The Art Gallery of Ballarat has an extensive holding of 19th century Australian art, including works on paper, paintings, sculpture and furniture dating from the era before the foundation of the Commonwealth.
Art historians have divided this era into a Colonial period that ended around 1880, and a Federation period that covers the last twenty years of the 19th century. This exhibition, selected from the Art Gallery of Ballarat’s holdings, celebrates the time of first encounters with the animals of the Southern Continent and highlights the prevailing perceptions and depictions of native fauna.
Indigenous Australians had at least 50,000 years to adapt to and familiarise themselves with the unique flora and fauna of this continent. For Europeans the process took place over little more than 250 years. Australian plants and animals were often shockingly different to anything the explorers and settlers had seen before - swans were not meant to be black; mammals were not supposed to lay eggs. Many of these ‘new’ animals were also simply terrifying.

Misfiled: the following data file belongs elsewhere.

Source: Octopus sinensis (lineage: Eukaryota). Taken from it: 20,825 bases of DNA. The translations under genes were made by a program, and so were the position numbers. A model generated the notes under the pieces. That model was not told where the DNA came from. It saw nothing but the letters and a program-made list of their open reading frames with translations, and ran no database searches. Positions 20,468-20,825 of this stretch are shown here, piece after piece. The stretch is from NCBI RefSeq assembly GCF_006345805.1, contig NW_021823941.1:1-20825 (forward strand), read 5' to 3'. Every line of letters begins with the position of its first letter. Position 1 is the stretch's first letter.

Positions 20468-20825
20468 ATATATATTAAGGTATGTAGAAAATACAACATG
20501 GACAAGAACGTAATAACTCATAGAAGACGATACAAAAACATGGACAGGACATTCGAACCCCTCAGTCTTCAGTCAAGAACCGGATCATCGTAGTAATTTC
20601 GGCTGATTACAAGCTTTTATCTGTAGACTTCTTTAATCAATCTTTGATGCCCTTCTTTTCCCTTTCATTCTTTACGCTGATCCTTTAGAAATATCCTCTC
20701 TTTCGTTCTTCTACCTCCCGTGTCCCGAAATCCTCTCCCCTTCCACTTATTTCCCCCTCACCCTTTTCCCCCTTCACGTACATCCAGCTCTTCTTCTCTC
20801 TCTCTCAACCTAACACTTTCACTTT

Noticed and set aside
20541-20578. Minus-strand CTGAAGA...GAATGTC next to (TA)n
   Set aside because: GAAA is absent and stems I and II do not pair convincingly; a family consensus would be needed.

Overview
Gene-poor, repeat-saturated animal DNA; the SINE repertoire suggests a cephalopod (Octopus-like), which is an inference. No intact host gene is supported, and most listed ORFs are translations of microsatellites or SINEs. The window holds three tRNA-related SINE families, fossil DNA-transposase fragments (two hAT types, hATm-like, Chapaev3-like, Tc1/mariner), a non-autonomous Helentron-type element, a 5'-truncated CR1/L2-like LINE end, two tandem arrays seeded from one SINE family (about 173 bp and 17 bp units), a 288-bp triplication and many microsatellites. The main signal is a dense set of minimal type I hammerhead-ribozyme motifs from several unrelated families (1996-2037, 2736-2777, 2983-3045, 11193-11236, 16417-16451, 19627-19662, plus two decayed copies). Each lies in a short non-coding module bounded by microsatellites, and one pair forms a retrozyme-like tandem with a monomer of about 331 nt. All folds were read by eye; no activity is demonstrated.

However, there was also an exotic and intriguing beauty to be encountered, documented and published. The European settlement of Australia occurred at exactly the time when advances in science meant that people not only had the means to describe these new discoveries, but the inspiration and interest to do so.
Unknown Artist, Echidna 1860, colour lithograph on paper, 21.1 x 33.2cm. Art Gallery of Ballarat, purchased with funds from the Joe White Bequest, 2016.